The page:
Social workers break away from council in order to innovate

The Calderdale social workers made a bid for freedom to focus on early intervention

Photo: Ikon Images/REX

A group of social workers has requested to split off from their council and form a mutually-led social work practice, in order to put more focus on early intervention.

The Calderdale social workers, many of whom were newly qualified, asked to be allowed to set up a practice outside of the local authority so they could have more freedom to innovate.

Reduce assessments

Their aim is to reduce the number of people going through formal community care assessments by providing less formal help at an earlier stage. Social workers will be based in a “shop front” office in the centre of Halifax.

Social workers put in a request to break away from the council after visiting a similar practice in Shropshire. The Shropshire social workers explained how they had been able to improve community care assessments in a matter of days when it would have taken months in a traditional local authority setting.

Director of social services for Calderdale council, Bev Maybury, said social workers felt local authorities were bureaucratic organisations which couldn’t adapt and innovate quickly.

Delegating trust

She said: “It’s about delegating trust and responsibility to the people who are actually delivering the service.

“Normally in a local authority, if you come up with an idea it has to go through several layers of agreement and be checked corporately. This just feels like a way to be much more pro-active and responsive,” she said.

The shop in the town centre

“We don’t want it to be seen as social services as such. We just want it to be the shop in the town centre where people can congregate, go for information, advice and guidance.”

She added it was important the mutual was based in premises not affiliated with the council like the social work offices or town hall.

The “shop front” in Halifax town centre will be staffed by 12 social workers, including two senior practitioners, and a team of volunteer peer mentors, who have experience of services themselves, to provide informal support.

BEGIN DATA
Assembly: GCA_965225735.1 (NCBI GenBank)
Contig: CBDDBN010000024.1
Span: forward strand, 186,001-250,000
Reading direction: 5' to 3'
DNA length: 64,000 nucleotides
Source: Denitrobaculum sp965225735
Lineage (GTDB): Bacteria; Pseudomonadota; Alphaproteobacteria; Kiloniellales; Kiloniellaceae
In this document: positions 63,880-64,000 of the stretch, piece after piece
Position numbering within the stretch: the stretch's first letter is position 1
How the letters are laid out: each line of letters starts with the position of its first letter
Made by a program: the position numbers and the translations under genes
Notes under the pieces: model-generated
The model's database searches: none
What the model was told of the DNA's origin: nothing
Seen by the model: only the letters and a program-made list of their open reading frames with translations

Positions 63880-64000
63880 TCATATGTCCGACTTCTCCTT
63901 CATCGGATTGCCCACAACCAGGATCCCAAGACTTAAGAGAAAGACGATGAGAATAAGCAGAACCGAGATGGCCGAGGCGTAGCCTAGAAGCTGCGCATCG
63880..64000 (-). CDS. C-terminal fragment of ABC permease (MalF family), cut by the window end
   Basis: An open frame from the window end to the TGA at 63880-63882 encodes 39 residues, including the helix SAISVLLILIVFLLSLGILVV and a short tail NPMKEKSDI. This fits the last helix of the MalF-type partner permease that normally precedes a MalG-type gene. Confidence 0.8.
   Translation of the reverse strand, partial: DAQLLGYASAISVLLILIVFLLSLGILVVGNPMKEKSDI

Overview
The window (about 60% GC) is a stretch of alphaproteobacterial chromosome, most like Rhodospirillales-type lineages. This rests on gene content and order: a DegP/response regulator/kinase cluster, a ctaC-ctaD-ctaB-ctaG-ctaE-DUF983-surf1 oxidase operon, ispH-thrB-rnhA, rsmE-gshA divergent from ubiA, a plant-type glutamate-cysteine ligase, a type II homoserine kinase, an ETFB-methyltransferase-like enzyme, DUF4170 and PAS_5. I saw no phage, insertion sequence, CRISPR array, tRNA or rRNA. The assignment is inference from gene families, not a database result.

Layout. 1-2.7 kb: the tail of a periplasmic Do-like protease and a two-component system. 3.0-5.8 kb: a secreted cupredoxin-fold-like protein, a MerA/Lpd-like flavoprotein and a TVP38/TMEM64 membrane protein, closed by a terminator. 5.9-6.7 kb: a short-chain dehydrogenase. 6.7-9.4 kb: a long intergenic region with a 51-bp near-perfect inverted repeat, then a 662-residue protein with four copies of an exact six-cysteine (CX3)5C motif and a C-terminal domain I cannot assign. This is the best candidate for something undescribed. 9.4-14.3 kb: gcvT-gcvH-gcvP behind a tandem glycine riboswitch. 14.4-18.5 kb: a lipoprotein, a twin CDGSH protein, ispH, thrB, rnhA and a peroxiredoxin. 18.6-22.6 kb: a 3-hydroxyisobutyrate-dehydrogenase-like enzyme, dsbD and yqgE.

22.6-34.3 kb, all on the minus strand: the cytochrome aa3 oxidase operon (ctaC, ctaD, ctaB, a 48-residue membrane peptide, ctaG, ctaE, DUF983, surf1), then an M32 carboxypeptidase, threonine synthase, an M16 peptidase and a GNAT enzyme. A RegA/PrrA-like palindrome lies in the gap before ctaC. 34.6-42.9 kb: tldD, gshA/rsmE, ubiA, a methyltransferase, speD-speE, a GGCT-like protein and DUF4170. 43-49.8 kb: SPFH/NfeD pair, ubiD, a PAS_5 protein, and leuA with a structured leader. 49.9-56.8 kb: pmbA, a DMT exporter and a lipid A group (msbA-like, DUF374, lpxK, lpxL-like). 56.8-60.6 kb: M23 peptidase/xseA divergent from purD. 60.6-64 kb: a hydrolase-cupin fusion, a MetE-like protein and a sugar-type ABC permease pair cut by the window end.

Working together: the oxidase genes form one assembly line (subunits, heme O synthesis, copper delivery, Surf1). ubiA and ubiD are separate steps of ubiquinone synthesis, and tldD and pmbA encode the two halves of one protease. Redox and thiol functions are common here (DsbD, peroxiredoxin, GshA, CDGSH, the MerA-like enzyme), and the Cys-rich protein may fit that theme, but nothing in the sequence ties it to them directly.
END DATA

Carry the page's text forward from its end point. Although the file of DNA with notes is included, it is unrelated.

Pre-eligibility

Maybury said the hope was, by providing a lower level of support at a pre-eligibility stage, it would reduce or even eliminate their level of need for formal support in the future.

She said: “I used to think you didn’t need highly qualified staff at the beginning and you saved [that expertise] for further down the line as individuals become increasingly dependent, but I’ve completely changed my view.

“Around 88% of my budget is spent on care and that’s where I need to impact, so getting the right care at the right time, with quality social work at the beginning is really important.”

Informal support

However, she added that while she believed there would be a positive financial benefit, this was not the main motivation: “It was really driven by the values of people working in the service and they were anxious not just to provide statutory services.”

Instead, the aim is to provide people with enough support without undertaking unnecessary assessments for cases when informal support in the community would be more appropriate.

The mutual, which is due to launch in the early summer, will run as a pilot for 12 months with staff seconded from the council. After a year the council will decide whether to run it as a legal entity that employs social workers in its own right.

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